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Charles L. Asbury1 Alan H. Diercks2
 

Summary: Charles L. Asbury1
Alan H. Diercks2
Ger van den Engh2
1
Biological Sciences,
Stanford University,
Stanford, CA, USA
2
Institute for Systems Biology,
Seattle, WA, USA
Trapping of DNA by dielectrophoresis
Under suitable conditions, a DNA molecule in solution will develop a strong electric
dipole moment. This induced dipole allows the molecule to be manipulated with field
gradients, in a phenomenon known as dielectrophoresis (DEP). Pure dielectrophoretic
motion of DNA requires alternate current (AC) electric fields to suppress the electro-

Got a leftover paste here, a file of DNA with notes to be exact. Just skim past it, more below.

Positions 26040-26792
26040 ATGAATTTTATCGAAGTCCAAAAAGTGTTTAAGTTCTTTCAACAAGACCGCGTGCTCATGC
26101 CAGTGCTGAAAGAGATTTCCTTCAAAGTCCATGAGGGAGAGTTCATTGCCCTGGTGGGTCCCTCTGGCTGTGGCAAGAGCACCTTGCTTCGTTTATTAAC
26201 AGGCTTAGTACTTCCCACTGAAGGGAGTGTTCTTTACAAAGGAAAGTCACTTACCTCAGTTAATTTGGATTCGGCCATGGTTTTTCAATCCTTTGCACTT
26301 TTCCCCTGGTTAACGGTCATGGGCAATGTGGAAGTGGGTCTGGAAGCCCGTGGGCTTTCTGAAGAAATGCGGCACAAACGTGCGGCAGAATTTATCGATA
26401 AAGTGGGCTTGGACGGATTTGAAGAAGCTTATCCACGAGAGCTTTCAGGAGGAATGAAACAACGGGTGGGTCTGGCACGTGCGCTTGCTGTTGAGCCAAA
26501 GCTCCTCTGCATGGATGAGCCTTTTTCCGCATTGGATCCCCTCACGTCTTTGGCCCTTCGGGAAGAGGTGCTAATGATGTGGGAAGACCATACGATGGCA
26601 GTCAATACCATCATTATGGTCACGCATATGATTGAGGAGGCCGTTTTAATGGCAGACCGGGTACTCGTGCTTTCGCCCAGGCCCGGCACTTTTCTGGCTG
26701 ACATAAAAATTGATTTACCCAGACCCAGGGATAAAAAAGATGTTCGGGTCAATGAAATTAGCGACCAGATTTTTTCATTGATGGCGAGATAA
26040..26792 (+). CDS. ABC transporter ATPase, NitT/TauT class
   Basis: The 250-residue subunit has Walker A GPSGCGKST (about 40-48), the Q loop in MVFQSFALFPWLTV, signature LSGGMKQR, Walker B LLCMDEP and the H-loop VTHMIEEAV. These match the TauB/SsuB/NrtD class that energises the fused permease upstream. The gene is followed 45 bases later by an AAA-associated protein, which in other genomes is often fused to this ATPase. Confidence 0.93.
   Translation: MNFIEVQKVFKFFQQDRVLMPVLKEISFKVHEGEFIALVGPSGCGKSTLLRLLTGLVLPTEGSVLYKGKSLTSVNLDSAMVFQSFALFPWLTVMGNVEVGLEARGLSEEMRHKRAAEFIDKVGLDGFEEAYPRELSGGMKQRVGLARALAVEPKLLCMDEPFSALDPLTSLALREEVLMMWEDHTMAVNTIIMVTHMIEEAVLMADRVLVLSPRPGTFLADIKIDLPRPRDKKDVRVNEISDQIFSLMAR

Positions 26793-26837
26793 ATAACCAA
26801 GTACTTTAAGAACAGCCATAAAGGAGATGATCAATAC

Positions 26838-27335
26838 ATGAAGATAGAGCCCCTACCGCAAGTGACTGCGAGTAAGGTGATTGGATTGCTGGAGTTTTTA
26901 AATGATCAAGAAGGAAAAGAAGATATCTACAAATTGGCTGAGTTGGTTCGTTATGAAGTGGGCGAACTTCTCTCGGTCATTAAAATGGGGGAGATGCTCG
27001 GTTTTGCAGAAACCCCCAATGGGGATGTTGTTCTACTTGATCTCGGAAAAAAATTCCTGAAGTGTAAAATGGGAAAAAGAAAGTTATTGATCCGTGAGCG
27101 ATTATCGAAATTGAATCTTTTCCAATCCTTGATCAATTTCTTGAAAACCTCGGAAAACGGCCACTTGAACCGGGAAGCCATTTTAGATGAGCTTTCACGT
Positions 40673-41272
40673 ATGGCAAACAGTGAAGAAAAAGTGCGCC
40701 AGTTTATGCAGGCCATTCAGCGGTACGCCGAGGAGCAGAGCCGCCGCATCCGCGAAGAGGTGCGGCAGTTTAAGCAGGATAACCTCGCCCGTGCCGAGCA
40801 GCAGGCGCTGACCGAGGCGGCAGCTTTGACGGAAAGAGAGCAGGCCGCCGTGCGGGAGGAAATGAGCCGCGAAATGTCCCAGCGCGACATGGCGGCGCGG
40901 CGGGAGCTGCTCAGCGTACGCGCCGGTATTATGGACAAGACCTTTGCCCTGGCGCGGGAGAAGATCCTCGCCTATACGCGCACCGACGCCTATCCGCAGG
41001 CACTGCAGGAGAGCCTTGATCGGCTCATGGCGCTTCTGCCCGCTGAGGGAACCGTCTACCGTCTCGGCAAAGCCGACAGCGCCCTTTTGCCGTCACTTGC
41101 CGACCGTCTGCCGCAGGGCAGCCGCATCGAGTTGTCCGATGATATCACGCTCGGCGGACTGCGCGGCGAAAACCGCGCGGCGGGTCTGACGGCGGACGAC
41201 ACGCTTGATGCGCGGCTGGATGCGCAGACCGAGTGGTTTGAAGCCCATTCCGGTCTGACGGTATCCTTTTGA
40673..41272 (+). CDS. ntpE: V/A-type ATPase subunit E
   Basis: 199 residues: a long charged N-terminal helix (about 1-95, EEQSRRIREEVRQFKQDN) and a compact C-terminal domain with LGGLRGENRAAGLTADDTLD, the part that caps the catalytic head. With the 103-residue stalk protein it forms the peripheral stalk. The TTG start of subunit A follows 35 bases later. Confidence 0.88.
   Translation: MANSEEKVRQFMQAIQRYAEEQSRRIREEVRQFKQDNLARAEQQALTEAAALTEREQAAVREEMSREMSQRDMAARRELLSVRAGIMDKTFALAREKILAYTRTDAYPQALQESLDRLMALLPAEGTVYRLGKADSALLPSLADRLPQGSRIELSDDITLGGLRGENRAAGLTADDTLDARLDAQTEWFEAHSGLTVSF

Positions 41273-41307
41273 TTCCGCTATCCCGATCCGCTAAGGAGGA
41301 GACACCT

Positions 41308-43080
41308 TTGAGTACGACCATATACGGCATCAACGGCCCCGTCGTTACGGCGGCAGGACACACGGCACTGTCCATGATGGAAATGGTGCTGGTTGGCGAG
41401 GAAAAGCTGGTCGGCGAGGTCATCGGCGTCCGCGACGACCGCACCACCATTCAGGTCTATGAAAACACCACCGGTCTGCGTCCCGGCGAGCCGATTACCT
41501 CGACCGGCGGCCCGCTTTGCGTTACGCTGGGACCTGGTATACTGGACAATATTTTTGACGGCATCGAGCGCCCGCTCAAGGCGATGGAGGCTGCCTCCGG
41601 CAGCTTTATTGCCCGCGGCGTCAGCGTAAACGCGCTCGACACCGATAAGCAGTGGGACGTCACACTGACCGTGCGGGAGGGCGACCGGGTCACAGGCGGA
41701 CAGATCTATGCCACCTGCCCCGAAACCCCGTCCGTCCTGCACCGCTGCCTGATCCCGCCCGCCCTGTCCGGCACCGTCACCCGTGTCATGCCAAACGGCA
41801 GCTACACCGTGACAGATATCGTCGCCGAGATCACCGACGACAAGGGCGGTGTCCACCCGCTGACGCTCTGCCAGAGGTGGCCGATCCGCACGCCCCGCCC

phoretic effect of the molecules net charge. In this paper, we present two methods for
measuring the efficiency of DEP for trapping DNA molecules as well as a set of quanti-
tative measurements of the effects of strand length, buffer composition, and frequency
of the applied electric field. A simple configuration of electrodes in combination with a
microfluidic flow chamber is shown to increase the concentration of DNA in solution by

  

Source: Asbury, Chip - Department of Physiology and Biophysics, University of Washington at Seattle

 

Collections: Biology and Medicine